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Battle of Lanfeng
Part of Second Sino-Japanese War
DateMay 1938
Location
Result

Chinese victory

  • Japanese capture of Shangqiu
Belligerents
Taiwan China Japan Japan
Commanders and leaders
Cheng Qian Kenji Doihara
Units involved
200th Division 14th Division
Strength
Unknown Around 7,000[1]
Casualties and losses
Heavy Heavy

The Battle of Lanfeng (Chinese: 兰封会战), in the Second Sino-Japanese War, was part of the larger campaign for Northern and Eastern Henan (February 7 – June 10, 1938) and took place at the same time as the Battle of Xuzhou (Late December – Early June 1938) was occurring.

It involved a Chinese counterattack at Lanfeng by elements of the 1st War Area against the positions held by the Japanese 14th Division. The 14th Division was the vanguard of the Japanese First Army (North China Area Army) and numbered 20,000 men with tanks. It was the first action of the Chinese 200th Division, the first mechanized division in the Chinese Army.

In the assault, the 200th Division of the National Revolutionary Army, located to the west of the line of contact, overran the flanks of Kenji Doihara's 14th Division, successfully encircling 7,000 men of the division in the county of Lanfeng. The battle resulted in a Japanese defeat, forestalling the Japanese capture of the northern section of the Longhai railway. The Chinese victory, which The New York Times described as a second Taierzhuang, resulted in the near destruction of the 14th Division.[2]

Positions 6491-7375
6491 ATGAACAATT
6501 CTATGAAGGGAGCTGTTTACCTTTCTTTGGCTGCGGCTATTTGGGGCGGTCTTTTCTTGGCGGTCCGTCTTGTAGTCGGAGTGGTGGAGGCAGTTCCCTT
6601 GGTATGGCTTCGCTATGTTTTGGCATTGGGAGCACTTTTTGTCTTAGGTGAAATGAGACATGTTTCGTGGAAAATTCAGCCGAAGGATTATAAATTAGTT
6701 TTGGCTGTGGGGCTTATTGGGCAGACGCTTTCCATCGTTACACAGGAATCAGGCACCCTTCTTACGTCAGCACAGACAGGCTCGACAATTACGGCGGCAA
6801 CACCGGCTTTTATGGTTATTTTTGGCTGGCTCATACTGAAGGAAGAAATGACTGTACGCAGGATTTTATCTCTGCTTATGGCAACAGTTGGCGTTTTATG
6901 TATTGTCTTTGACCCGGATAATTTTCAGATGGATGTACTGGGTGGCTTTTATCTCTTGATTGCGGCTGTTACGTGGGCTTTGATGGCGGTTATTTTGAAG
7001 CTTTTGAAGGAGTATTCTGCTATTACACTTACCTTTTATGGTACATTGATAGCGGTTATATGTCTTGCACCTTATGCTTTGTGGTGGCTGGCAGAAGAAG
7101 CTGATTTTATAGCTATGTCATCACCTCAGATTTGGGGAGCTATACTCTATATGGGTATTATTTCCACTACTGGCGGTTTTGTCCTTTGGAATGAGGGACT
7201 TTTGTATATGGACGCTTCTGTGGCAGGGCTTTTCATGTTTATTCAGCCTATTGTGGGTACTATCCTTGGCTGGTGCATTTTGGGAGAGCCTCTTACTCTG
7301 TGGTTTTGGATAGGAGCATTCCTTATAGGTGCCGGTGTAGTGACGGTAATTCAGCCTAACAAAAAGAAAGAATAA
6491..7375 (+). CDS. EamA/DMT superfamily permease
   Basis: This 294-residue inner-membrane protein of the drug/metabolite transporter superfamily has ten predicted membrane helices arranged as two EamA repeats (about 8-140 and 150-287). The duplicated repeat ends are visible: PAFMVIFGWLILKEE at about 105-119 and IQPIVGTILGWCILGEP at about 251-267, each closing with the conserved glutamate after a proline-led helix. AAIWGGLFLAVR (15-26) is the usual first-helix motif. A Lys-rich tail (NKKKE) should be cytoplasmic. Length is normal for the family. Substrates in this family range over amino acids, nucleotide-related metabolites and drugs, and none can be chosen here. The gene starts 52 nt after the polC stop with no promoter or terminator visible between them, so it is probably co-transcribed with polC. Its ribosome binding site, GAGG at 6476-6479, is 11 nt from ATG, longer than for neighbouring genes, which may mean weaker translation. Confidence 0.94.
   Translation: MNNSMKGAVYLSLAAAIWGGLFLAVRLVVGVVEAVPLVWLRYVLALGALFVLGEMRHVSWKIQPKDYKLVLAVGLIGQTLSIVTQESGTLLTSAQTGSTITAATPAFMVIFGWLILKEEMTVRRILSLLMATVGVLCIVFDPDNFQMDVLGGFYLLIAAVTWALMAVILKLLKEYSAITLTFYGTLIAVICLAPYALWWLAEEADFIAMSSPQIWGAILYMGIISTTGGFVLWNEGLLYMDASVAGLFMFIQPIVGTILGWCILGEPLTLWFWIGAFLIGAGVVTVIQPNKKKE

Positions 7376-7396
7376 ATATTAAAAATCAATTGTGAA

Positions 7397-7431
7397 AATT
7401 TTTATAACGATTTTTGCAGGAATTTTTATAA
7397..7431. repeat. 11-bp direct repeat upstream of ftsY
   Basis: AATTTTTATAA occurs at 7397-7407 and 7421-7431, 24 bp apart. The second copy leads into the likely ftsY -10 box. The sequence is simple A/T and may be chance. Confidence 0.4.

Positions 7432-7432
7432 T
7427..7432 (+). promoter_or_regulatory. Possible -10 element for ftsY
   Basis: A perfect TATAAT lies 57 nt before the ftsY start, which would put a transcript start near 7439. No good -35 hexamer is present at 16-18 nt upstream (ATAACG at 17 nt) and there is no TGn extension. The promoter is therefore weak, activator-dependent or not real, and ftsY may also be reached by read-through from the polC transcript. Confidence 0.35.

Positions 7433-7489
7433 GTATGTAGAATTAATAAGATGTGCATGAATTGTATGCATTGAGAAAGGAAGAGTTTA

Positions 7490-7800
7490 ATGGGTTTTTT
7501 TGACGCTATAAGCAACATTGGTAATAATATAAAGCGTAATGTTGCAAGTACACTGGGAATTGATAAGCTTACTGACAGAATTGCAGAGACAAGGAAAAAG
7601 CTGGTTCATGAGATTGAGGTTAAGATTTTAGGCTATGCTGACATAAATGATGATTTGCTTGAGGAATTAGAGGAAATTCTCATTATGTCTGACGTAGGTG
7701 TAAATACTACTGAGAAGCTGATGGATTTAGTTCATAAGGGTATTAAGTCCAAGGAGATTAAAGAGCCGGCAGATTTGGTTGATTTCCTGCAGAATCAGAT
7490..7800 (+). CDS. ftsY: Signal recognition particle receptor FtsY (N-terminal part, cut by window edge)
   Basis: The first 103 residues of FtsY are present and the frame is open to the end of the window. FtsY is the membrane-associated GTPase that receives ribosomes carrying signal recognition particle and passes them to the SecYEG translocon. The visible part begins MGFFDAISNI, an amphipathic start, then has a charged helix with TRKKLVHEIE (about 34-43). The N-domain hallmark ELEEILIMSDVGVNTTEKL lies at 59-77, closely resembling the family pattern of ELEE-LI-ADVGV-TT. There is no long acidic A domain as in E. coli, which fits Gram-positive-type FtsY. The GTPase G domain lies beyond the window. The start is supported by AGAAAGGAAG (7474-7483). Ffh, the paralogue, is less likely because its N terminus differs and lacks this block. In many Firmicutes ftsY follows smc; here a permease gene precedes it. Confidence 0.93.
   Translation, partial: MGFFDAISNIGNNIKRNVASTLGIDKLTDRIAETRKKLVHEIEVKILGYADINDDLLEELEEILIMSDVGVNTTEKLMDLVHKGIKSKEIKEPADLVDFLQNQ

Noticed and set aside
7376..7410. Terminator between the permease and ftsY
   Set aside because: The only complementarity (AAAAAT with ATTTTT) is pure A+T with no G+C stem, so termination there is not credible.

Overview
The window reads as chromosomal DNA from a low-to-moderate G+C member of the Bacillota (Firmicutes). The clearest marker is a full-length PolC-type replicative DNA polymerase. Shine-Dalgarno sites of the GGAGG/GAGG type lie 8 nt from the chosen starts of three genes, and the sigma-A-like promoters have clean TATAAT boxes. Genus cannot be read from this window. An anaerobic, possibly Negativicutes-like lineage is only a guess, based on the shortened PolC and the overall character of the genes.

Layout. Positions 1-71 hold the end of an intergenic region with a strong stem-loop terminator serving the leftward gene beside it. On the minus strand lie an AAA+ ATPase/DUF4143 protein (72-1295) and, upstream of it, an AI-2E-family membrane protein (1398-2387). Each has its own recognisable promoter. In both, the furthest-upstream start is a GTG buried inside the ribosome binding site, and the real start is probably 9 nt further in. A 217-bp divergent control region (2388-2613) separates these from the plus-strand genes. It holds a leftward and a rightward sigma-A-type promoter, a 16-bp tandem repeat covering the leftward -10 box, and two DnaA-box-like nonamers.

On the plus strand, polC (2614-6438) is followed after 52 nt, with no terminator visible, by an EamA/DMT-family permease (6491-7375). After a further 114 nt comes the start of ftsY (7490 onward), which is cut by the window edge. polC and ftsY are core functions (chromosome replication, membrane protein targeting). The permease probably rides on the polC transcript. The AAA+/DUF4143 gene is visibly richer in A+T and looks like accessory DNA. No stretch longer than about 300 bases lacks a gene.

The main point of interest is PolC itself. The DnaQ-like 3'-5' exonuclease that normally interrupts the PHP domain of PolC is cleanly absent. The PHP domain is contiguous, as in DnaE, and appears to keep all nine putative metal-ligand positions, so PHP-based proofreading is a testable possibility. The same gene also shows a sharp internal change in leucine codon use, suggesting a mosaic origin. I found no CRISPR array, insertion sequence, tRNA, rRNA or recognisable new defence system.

Simultaneously, Japanese forces undertook a successful offensive operation that captured the city of Kweiteh southeast of Lanfeng.[2]

Order of Battle of Lanfeng

See the Order of Battle of the Battle of Lanfeng

References

  1. ^ LANFENG VICTORY IN A GREAT BATTLE CLAIMED BY CHINA, New York Times, May 28, 1938
  2. ^ a b LANFENG VICTORY IN A GREAT BATTLE CLAIMED BY CHINA, New York Times, May 29, 1938, pp. 1, 15

Sources

Hsu Long-hsuen and Chang Ming-kai, History of The Sino-Japanese War (1937–1945) 2nd Ed., 1971. Translated by Wen Ha-hsiung, Chung Wu Publishing; 33, 140th Lane, Tung-hwa Street, Taipei, Taiwan Republic of China, page 230–235, Map. 9-2